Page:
Why are we so close yet so far?


As I’m writing this, we are (or were) just 2 days after the Independence Day. On Facebook, for what seemingly miles of newsfeed sit various amount of videos reminding us of our diversity, the abundance of talents and natural resources, and the dizzying variance of people, skin color, cultures, and religions, and a message of tolerance in the end.

But seeing the polarizing opinions and ideologies we tend to have now, it seems that how we interact today, is mere reaction rather than conversation. And to me the easiest thing we can do to be more tolerant is to learn, even learning from the opposite sides.

I have to admit as someone who grew up in Jakarta, I’m fearful that I live in a small bubble. Indonesia’s beauty is vast, immense, mysterious, and dizzyingly beautiful, it’ll take time for someone to truly comprehend the important contribution Indonesia has to the world. And as someone who grew up in Jakarta, I’m always reluctant to say that I fully understand what it means to be an Indonesian or comprehend the meaning of ‘tolerance’ when I haven’t intersected with various local people in meaningful ways, haven’t disagreed face to face with local people, or when I’ve always had permanent roof and warm delicious afternoon snacks on dining table everyday.  Most of us are probably the 1%.

Travelling does take you to plenty of places, physically and mindfully, but it takes a more studious spirit and meticulous learning to piece cultural bits together so that we can approach this Indonesian essence in a more empathetic way.

On returning from the States, one of the very first things I did was filtering out the idealism and ideologies that I feel won’t apply in the remote islands. Because I knew that as an Easterner, we tend to glamorize and idolize Western idealism a little bit too crazy. And I’m always cautious that I’d fall into that trap because I fear that I’m seeing things from a skewed perspective.

When it comes to openness and connectedness, it amuses me that the world is a click away, but we still have to wait for a week to get to the neighboring island. As an island country, ideally, by 2017, we should really have more connected islands, because offline encounters are especially important to practice tolerance.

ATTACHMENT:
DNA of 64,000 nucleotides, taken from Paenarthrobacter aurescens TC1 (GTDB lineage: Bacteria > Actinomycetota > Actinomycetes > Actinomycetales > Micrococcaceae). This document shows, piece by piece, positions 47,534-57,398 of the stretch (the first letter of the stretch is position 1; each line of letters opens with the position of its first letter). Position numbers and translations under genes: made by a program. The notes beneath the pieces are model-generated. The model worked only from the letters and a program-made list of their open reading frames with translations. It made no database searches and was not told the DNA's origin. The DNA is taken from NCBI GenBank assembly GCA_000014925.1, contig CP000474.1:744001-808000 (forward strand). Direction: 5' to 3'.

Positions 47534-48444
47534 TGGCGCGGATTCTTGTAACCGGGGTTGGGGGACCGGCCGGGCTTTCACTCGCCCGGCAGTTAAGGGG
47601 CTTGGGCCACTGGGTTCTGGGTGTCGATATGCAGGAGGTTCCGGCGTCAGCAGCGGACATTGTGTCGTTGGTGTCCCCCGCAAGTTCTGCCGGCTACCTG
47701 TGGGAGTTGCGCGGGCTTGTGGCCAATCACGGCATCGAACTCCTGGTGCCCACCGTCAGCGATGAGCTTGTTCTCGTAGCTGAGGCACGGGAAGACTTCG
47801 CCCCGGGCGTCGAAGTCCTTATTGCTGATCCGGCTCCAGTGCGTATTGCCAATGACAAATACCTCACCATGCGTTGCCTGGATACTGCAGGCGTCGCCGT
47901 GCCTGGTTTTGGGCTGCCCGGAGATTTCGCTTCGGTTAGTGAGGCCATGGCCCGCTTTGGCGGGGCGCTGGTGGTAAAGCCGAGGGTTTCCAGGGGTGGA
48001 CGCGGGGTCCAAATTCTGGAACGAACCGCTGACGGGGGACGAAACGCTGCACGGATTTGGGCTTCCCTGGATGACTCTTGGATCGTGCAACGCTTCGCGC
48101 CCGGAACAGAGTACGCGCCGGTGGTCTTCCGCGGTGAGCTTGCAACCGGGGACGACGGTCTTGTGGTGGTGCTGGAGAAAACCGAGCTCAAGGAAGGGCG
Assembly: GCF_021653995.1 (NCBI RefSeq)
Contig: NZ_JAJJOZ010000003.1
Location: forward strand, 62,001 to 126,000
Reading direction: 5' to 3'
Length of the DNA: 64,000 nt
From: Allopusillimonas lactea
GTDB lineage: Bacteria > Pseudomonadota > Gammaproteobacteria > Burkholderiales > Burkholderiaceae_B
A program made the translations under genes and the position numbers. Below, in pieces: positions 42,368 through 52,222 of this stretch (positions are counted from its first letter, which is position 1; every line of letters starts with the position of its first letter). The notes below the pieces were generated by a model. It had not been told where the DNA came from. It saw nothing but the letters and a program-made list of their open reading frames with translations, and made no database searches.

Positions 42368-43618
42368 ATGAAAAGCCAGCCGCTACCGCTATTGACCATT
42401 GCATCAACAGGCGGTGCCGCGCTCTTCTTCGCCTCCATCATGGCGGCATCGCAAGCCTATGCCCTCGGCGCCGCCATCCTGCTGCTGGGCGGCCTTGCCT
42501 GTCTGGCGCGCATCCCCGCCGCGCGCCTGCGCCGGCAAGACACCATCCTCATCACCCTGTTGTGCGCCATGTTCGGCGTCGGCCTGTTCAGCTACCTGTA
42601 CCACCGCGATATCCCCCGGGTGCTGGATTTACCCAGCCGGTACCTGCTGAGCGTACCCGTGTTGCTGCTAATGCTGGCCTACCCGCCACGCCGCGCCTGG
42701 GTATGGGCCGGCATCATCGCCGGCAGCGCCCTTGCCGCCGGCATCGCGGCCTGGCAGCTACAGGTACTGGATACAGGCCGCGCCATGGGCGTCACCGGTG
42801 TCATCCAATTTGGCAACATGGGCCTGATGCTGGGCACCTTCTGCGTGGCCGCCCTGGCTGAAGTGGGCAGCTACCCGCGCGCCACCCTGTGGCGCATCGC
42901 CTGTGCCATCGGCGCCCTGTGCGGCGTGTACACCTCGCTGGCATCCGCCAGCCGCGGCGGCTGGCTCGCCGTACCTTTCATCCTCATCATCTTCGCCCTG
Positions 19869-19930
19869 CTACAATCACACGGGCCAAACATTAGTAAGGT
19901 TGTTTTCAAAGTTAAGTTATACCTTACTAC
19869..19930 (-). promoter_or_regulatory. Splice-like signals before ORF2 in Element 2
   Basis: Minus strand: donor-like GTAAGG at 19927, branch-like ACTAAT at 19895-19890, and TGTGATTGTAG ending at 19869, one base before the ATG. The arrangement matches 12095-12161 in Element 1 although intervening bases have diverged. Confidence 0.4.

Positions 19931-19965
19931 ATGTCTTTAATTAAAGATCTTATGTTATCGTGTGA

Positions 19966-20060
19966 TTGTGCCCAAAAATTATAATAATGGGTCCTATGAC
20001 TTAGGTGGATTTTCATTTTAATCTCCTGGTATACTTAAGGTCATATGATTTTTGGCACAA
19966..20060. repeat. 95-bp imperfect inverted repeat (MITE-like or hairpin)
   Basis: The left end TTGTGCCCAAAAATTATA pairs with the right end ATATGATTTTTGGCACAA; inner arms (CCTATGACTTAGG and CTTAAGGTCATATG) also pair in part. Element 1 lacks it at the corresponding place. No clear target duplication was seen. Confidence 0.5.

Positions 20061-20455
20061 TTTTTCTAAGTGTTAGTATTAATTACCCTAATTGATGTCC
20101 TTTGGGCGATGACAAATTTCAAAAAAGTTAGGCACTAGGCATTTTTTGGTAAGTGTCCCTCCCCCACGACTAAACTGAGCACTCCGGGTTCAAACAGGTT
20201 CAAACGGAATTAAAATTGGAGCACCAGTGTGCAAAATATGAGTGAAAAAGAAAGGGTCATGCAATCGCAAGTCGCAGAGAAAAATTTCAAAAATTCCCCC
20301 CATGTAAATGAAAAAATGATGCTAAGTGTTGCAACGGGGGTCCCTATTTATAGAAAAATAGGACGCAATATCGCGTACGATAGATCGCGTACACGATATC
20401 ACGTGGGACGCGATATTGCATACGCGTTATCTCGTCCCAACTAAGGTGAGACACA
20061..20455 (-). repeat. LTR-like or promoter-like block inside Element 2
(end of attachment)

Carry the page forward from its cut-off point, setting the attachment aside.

Not to mention, there’s really so much business potentials here. I can imagine San Francisco hipsters go nuts capitalizing on cute Phinisi boats.

Last August during Habibie BeKraf Festival, Habibie showcased his gift to Indonesia: R80 plane design, a propeller airplane that can carry 80-90 people, meant for short distances of 1,480km, which is just perfect for this archipelago.

Habibie is one of our few past presidents with a strong engineering background and an ambition to better the country through infrastructure developments. During his years in Germany in the late 50s, he developed a program called Seminar Pembangunan Indonesia to unite Indonesian engineers in Europe and cultivate conversations around building infrastructure in Indonesia. He realized that being scientific-minded isn’t the only factor for a successful infrastructure project. Having an effective system in place and a reliable set of soft skills are just as critical to executing the project. These soft skills, back then, were lacking. The engineers focus solely on the sciences and undermining the importance of translating these massive scientific ideas into nibbles that are understandable culturally, in real life in the remote islands.

It was Habibie’s intention and initiative to foster this critical conversation. The group then attracted both students and older Indonesian folks who were also interested in politics. But Habibie wasn’t interested in politics at all back then.

Fast forward to May 1998 when he was elected as President, but only lasted for 17 months before he finally gave up his presidency due to people’s demand.

Right now, Habibie and his son, Ilham Habibie, busy designing, building and managing their latest airplane design that is set to fly in 2021. That design that’s just perfect for small-islands country.

Growing up, Habibie was mostly traumatized by the image of planes because then, it dropped bombs and killed people. But this nightmarish memory has changed its course and blossomed into a strong passion to connect people, land, and cultures.

There’s so much history we still need to understand, not just know. So much cultural pieces and historical artifacts have made their ways to the present days and are still relevant and important. They signify our identity and reveal our secrets.

With better accessibility across the remote islands, hopefully, people from all backgrounds can intersect more, sharing stories and secrets, enriching our lives, and make us much more tolerant to one another. Because at the moment, how deep have we submerged into the complex, mind-boggling, invigorating side of Indonesia, really?

Complement this with a charming interview of Habibie retelling his childhood dreams. the heartwarming story of the first 60 Indonesian pilots who were sent to the United States in early 50s alongside its book, The 60 Taloans, and  this witty essay on the inferiority complex many recent international graduates have. 

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